Improving robotic accuracy through iterative teaching 2020-01-0014
Industrial robots have been around since the 1960s and their introduction into the manufacturing industry has helped in automating otherwise repetitive and unsafe tasks, while also increasing the performance and productivity for the companies that adopted the technology. As the majority of industrial robotic arms are deployed in repetitive tasks, the pose accuracy is much less of a key driver for the majority of consumers (e.g. the automotive industry) than speed, payload, energy efficiency and unit cost. Consequently, manufacturers of industrial robots often quote repeatability as an indication of performance whilst the pose accuracy remains comparatively poor.
Due to their lack in accuracy, robotic arms have seen slower adoption in the aerospace industry where high accuracy is of utmost importance. However if their accuracy could be improved, robots offer significant advantages, being comparatively inexpensive and more flexible than bespoke automation.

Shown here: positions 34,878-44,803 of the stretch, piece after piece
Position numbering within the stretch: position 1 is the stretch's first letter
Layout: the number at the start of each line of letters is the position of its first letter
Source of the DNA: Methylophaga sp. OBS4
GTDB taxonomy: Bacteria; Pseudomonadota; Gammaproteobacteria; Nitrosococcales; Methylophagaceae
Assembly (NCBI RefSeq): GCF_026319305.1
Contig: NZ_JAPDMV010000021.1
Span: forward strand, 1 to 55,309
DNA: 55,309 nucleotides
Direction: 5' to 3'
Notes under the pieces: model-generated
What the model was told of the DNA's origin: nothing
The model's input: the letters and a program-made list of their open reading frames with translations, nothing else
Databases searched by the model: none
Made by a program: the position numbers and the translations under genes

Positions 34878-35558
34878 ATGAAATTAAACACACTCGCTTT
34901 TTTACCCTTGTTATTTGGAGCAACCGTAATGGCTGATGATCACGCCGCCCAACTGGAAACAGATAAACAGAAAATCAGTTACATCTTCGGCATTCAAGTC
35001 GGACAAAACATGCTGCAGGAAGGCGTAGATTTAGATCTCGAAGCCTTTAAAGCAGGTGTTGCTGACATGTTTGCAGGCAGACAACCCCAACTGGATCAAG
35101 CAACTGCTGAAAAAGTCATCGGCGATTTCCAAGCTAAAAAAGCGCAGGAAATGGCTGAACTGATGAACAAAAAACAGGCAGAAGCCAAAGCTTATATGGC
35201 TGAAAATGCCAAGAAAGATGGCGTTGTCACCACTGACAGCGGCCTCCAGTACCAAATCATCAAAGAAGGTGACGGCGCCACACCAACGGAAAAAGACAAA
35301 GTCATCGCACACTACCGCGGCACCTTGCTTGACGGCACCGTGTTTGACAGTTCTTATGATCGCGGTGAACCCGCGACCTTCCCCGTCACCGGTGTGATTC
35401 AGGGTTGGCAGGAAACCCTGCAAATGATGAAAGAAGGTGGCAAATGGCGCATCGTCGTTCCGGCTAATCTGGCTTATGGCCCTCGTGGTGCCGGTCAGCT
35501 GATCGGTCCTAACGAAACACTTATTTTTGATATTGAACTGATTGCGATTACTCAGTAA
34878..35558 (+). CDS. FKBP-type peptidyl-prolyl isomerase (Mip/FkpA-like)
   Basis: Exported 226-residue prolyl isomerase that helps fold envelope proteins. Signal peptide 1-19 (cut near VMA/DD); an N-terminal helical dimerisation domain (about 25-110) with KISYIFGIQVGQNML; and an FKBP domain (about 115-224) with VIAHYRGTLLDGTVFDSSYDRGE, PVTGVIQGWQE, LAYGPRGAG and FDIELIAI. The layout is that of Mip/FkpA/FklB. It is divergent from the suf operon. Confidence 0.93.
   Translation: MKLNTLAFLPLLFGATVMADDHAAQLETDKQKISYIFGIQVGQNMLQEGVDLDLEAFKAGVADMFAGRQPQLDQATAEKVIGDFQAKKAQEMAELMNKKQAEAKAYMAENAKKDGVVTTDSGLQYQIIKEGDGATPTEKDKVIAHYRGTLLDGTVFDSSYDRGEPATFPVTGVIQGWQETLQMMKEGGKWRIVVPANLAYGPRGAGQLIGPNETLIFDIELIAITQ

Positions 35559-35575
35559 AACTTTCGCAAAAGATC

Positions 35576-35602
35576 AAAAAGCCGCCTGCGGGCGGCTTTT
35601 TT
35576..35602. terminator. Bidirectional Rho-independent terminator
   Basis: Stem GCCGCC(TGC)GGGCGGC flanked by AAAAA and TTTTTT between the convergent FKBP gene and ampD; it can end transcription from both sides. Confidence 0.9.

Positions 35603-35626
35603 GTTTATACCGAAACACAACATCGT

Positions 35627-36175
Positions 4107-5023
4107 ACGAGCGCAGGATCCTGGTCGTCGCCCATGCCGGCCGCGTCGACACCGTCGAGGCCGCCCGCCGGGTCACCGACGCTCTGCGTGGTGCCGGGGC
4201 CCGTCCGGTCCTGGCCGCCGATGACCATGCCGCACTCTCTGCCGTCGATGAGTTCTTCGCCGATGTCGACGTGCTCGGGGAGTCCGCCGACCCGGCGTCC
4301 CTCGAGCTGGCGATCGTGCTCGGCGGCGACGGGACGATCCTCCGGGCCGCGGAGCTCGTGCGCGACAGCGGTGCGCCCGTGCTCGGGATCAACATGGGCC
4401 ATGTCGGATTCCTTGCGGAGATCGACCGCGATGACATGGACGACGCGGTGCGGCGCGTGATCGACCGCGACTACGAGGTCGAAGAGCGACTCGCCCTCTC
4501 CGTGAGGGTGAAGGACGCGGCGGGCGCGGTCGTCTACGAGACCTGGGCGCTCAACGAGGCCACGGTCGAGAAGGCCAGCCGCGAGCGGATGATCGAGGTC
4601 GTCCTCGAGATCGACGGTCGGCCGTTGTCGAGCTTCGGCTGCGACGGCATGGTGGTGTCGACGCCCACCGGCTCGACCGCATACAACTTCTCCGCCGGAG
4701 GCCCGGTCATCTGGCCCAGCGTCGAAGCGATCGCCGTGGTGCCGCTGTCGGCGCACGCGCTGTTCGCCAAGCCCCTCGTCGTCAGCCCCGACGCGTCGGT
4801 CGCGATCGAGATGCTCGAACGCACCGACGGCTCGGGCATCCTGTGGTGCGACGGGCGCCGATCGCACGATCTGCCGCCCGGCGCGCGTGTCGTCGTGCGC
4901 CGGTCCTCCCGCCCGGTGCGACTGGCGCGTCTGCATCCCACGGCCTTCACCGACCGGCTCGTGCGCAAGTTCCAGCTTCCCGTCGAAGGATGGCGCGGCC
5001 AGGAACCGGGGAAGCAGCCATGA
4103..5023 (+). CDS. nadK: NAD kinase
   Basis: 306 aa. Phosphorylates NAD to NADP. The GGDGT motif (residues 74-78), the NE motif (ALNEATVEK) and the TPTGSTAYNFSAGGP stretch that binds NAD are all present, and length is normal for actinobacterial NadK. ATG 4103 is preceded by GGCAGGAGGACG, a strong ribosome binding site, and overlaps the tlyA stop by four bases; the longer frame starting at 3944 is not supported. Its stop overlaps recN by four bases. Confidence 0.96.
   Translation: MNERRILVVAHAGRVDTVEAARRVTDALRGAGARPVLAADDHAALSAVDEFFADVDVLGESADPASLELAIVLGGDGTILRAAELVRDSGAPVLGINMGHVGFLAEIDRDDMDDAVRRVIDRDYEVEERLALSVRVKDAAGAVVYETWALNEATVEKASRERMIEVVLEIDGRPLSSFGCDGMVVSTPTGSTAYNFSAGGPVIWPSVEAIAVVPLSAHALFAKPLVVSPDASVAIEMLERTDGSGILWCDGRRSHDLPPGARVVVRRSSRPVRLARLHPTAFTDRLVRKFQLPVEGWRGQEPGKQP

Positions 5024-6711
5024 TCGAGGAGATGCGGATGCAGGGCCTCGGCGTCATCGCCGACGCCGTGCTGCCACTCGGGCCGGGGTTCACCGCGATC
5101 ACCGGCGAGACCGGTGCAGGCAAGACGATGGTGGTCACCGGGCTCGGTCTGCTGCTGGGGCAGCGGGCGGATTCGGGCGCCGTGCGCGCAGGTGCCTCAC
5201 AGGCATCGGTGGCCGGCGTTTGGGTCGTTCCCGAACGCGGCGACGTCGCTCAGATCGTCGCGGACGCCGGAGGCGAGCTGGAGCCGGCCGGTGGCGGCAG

Extensive research has been conducted in the area of improving robotic accuracy through re-calibration of the kinematic model. This approach is often highly complex, and seeks to optimise performance over the whole working volume or a portion thereof, rather than optimising performance of a particular task.
In this paper, a method for iteratively teaching poses on a standard industrial robot is presented, and an investigation into the limits on the achievable pose accuracy and the required recalibration period is conducted. Through experimental work on a KUKA KR 240 R2900 ultra robot equipped with a drilling end-effector and measured in 3DoF using a laser tracker, it is demonstrated that the achievable accuracy approaches the stated repeatability of the robot. Finally, investigation results into the accuracy of the robot over short distances to allow small corrections to be applied from these taught poses to compensate for work-piece alignment or thermal effects are presented.
Daniela Sawyer, Lloyd Tinkler, Nathan Roberts, Ryan Diver